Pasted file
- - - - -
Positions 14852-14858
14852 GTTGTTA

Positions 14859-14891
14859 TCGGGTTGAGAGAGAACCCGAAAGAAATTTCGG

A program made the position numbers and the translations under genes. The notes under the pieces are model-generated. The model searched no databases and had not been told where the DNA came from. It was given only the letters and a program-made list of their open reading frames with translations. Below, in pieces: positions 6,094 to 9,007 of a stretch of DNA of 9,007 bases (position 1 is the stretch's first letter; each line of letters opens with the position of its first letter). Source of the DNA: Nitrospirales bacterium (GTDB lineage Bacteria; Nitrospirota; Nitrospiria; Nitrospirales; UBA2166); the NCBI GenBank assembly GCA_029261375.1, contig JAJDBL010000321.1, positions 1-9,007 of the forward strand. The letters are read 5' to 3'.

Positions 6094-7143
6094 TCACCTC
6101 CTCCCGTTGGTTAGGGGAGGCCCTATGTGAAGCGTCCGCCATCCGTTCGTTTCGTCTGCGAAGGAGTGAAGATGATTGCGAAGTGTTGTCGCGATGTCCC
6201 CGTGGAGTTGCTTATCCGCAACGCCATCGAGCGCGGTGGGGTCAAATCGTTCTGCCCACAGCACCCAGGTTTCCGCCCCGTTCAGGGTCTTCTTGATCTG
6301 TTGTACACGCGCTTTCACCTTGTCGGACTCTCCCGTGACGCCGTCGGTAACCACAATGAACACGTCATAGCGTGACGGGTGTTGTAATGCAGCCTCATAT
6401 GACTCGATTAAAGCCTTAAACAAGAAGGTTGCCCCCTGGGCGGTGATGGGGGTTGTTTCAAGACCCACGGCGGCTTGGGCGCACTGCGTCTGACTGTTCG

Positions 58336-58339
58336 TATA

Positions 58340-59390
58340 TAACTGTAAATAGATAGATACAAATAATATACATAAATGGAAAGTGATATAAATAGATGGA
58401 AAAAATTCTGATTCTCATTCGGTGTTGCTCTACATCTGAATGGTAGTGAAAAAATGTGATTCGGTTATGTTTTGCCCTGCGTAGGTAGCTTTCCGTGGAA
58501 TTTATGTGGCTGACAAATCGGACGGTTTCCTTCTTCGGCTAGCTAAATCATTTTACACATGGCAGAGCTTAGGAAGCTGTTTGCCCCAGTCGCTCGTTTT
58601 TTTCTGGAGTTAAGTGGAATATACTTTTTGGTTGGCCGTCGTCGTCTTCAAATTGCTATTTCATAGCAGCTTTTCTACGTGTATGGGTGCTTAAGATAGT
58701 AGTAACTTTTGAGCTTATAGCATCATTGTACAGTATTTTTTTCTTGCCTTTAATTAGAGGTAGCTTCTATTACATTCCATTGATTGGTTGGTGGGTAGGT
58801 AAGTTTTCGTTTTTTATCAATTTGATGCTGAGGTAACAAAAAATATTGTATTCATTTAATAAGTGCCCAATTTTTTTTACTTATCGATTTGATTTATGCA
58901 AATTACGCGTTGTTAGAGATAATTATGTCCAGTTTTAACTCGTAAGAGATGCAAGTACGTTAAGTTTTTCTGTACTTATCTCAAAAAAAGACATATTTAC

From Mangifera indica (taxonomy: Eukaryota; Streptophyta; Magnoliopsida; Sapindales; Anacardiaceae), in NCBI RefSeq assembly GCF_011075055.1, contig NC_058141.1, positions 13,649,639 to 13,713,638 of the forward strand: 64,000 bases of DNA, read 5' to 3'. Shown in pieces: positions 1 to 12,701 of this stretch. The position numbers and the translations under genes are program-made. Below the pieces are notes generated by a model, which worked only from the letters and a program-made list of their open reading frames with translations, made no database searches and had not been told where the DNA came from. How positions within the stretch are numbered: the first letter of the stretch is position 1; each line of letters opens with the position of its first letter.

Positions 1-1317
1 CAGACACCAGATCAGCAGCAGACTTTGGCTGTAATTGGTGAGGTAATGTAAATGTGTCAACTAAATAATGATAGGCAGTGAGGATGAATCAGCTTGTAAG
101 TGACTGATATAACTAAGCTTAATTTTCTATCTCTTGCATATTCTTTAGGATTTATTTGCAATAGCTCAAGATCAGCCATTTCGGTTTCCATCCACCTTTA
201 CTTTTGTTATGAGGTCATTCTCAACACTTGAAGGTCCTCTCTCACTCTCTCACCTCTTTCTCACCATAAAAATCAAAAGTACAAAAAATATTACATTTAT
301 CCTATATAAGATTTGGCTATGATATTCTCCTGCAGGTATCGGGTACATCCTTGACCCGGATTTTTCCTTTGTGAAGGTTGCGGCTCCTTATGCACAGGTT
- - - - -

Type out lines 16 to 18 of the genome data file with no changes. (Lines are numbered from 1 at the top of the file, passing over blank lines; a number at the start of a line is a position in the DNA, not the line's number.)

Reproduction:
58401 AAAAATTCTGATTCTCATTCGGTGTTGCTCTACATCTGAATGGTAGTGAAAAAATGTGATTCGGTTATGTTTTGCCCTGCGTAGGTAGCTTTCCGTGGAA
58501 TTTATGTGGCTGACAAATCGGACGGTTTCCTTCTTCGGCTAGCTAAATCATTTTACACATGGCAGAGCTTAGGAAGCTGTTTGCCCCAGTCGCTCGTTTT
58601 TTTCTGGAGTTAAGTGGAATATACTTTTTGGTTGGCCGTCGTCGTCTTCAAATTGCTATTTCATAGCAGCTTTTCTACGTGTATGGGTGCTTAAGATAGT